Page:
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The Large Magellanic Cloud (LMC)


Gary

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LMC 2016 - re-proc 2020 small.jpg

This is a wide field image of the Large Magellanic Cloud. NGC 2070 (The Tarantula Nebula) is clearly visible at centre right, an N11 (The Bean Nebula) is in the lower left corner. In fact, the LMC is chocka with what astronomers refer to as DSOs, or deep space objects. Almost any condensed knot of light has a designation in one or more astronomical catalogues. The central bar of the dwarf galaxy is clearly visible in this image. It is thought that some of the LMC's spiral arms were ripped off in tidal interactions with the Small Magellanic Cloud and our own, much larger, Milky Way galaxy, which just goes to show that it's a galaxy-eat-galaxy universe out there. The LMC can be seen straddling the border of the Mensa and Dorado constellations, and is approximately 163 kly away.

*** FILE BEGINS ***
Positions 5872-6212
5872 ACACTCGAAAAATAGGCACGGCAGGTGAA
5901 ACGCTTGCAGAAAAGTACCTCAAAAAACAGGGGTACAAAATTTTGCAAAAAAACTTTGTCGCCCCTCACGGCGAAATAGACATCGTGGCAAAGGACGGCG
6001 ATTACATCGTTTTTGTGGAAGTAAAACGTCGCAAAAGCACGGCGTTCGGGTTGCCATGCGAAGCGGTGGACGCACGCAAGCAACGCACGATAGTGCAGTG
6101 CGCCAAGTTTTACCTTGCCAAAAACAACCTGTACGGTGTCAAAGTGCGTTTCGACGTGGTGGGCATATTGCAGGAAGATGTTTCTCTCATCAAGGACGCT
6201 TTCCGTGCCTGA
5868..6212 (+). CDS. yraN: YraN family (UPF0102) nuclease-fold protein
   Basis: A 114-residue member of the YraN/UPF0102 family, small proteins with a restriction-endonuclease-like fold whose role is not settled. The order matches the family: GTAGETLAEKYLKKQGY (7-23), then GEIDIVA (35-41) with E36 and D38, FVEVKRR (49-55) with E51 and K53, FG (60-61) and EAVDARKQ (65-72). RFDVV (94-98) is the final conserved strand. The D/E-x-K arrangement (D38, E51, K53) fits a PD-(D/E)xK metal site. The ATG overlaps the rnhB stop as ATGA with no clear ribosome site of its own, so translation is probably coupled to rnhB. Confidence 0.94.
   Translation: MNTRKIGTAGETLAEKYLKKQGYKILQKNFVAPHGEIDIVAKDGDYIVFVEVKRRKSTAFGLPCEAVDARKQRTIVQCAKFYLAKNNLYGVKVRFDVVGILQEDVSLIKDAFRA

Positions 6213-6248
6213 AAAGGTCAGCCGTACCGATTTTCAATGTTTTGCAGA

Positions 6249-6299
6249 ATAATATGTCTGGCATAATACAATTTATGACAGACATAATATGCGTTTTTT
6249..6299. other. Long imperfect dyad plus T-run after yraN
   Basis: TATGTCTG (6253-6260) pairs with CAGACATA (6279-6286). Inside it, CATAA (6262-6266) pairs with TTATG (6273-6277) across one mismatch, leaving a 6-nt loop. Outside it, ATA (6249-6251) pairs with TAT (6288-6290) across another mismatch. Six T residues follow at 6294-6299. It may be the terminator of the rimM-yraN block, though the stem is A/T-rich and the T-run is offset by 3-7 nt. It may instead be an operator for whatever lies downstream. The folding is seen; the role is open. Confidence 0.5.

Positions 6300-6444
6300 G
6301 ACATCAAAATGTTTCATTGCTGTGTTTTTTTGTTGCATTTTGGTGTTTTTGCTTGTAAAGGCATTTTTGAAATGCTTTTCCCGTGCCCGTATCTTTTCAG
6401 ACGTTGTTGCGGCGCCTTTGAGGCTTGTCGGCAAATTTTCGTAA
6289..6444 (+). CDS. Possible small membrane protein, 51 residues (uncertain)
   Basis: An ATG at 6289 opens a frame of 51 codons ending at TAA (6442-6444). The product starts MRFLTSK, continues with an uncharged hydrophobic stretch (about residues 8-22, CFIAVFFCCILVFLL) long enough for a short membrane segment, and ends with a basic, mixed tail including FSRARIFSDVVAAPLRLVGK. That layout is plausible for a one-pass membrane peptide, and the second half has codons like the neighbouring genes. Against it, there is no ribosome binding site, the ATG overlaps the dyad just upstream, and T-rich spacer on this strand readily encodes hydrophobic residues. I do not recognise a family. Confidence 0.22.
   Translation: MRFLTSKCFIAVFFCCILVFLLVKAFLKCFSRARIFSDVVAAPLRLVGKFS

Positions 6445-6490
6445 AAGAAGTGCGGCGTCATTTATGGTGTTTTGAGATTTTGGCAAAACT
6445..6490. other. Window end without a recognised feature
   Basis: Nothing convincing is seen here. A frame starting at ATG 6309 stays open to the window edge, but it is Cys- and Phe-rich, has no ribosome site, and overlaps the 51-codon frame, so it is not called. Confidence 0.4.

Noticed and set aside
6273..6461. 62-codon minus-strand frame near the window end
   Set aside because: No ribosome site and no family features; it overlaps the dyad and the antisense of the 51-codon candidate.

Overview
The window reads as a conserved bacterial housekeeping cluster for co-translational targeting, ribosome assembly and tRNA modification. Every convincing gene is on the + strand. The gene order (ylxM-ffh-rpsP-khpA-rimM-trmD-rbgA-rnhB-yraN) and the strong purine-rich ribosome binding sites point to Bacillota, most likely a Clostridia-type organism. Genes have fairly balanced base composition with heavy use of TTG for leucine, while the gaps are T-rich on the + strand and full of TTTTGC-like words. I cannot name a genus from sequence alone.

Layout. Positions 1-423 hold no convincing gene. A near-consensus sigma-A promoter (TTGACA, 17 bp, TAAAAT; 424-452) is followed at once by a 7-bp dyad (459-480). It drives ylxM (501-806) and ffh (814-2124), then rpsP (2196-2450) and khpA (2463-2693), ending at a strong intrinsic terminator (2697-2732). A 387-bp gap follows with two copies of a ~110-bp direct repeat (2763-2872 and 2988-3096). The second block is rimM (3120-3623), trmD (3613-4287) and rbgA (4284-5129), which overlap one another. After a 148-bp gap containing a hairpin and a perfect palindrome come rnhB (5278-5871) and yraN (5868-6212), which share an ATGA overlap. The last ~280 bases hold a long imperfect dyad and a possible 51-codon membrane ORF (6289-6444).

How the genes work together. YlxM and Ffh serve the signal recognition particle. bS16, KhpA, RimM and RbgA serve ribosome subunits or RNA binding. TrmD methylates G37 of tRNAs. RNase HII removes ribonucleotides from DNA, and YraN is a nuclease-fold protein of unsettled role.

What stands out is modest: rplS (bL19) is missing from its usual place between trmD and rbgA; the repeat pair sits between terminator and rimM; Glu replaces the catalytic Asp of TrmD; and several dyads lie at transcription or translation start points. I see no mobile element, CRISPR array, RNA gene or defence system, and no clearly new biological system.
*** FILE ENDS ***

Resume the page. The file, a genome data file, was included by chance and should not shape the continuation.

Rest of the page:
Date: 21 October 2016
Constellation: Dorado/Mensa
R.A.: 05h 23m 35s
Dec.: -69° 45' 22"
Photo stuff: 50 subs@120s ea.; ISO 800; Canon 60Da with Canon 28-135mm; f/5.6

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